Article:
The Negotiating Process
Based on Chapter 23 of Human Resource Management in a Business Context (2nd Edition) by Alan Price - published by Thomson Learning
Negotiation is an ancient art. It is important in fields as diverse as diplomacy, buying and selling, arranging relationships (marriages, business partnerships) as well as employee relations. Negotiation is a form of decision-making where two or more parties approach a problem or situation wanting to achieve their own objectives - which may or may not turn out to be the same. In the employee relations arena, negotiation usually takes place within the collective bargaining environment.
Participants enter the process with widely different views: some - typically on the employee side - will view it as being fundamental to industrial democracy, fairness and good business conduct; others see it as a barrier to efficiency - a view more prevalent on the management side. The latter view sees negotiation as compromise and second-best to winning: possibly worse than giving in! As can be seen from table 23.2 (in the book), the process also has its own jargon.
Negotiation is not simply a matter of 'splitting the difference' so that neither side achieves what it wants. It can produce an outcome that meets both sets of goals. In negotiating, both sides must have some goals in common and some that conflict. For example, employers and employees will all want the business to survive and expand. However, employers might resist high pay rises to keep costs down, whereas the staff side will want increases to boost employee morale. Usually, bargaining takes place because neither side has the power or the authority to force a decision on the other and preserve a harmonious working atmosphere at the same time.
Therefore, both sides will open negotiations knowing that they will have to move from the opening position and that there will have to be sacrifices on one item to achieve advantages on another. Even in those ideal circumstances, such as the German model, where deliberate confrontation is not acceptable, there will be an element of conflict between the two sides.
There is also an implicit assumption that the two parties have the same amount of power in the bargaining situation. This is almost certainly not the case and the degree of power will change during the process of negotiation; the location of greatest power may well switch backwards and forwards between the two sides as they achieve positions of advantage. Whatever the actual degree of power, advantages will come from both sides preserving the appearance or illusion of power. There is value, therefore, in playing a game of bluff.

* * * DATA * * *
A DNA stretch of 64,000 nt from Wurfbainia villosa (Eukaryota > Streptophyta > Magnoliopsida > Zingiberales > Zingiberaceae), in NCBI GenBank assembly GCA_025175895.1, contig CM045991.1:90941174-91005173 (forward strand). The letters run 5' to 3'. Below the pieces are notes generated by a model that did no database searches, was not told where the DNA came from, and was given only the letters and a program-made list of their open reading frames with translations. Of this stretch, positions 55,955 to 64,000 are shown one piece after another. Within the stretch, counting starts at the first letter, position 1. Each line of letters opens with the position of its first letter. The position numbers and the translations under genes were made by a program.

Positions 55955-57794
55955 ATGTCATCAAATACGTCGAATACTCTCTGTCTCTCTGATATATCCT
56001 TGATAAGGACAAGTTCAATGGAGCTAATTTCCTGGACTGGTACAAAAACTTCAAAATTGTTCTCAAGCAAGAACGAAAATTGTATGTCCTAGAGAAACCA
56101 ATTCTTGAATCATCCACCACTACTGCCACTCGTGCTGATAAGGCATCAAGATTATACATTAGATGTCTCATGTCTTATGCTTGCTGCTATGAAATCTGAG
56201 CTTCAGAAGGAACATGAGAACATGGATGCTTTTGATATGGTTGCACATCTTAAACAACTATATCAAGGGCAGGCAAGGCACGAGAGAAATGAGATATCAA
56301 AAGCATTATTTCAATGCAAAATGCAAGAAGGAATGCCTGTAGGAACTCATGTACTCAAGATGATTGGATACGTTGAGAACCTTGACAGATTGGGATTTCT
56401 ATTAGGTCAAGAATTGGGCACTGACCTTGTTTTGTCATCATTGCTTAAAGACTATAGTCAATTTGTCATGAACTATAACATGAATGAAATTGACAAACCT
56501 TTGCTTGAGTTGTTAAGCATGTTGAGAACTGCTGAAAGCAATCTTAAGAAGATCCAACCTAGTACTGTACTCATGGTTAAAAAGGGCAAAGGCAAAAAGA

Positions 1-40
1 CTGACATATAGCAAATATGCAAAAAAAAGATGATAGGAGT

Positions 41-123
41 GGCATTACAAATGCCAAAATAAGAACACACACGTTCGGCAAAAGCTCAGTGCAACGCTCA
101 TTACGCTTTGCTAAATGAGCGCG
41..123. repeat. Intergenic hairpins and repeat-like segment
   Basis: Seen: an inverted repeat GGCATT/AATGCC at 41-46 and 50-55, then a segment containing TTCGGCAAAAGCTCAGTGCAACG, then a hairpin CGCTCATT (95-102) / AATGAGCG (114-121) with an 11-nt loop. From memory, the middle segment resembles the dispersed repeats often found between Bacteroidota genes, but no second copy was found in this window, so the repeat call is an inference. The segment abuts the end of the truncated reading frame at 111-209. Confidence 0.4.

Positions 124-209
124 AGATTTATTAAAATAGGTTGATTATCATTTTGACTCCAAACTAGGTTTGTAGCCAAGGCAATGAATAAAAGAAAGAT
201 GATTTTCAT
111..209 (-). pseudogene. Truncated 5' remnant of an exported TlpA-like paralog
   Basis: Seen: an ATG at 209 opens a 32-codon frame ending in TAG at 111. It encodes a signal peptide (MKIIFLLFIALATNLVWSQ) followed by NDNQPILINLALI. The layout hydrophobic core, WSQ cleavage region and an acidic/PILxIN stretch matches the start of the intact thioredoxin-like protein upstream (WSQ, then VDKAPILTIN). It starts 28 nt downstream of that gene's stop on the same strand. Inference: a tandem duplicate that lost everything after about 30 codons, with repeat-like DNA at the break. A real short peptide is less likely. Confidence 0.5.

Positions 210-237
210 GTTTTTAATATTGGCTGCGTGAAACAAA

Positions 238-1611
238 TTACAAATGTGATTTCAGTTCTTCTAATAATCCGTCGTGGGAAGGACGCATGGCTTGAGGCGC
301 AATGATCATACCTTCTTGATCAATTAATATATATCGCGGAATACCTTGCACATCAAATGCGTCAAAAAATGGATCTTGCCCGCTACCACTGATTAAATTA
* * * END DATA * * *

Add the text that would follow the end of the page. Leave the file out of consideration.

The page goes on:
Many texts imply that the methods of bargaining can only be learned through experience and may well suggest that negotiation, like most interpersonal skills, is instinctive rather than learned. Perhaps, the basic requirement is a combination of a competitive, assertive style with a devious and resilient personality. In fact, study of the bargaining process indicates regular patterns and processes which people tend to go through. Studies of industrial negotiations have indicated that many disputes worsen because of: -
- lack of clarity of aims or goals by one or both sides
- poor understanding of the detailed situation.
- the apparent dispute is not the real problem.
July 7 2003 - The government is required to implement the EU Directive on Information and Consultation. The Directive takes effect for firms with 150 employees or more in 2005, those with 100 or more in 2007, and those with 50 or more in 2008.
Women Ask For Less
July 7 2003 - A study by Lisa A. Barron, assistant professor at the University of California, Irvine's Graduate School of Management, indicates that women who negotiate job offers generally ask for lower initial salaries than do men.
Managers lack 'soft skills'
January 4 2003 - A recent study of study of 35,000 Australian and New Zealand managers found that managers regularly deny responsibility, withdraw from threatening situations or people, resort to aggressive tactics to get their way, stick to established rules and procedures - and are characterized by a fear of failure.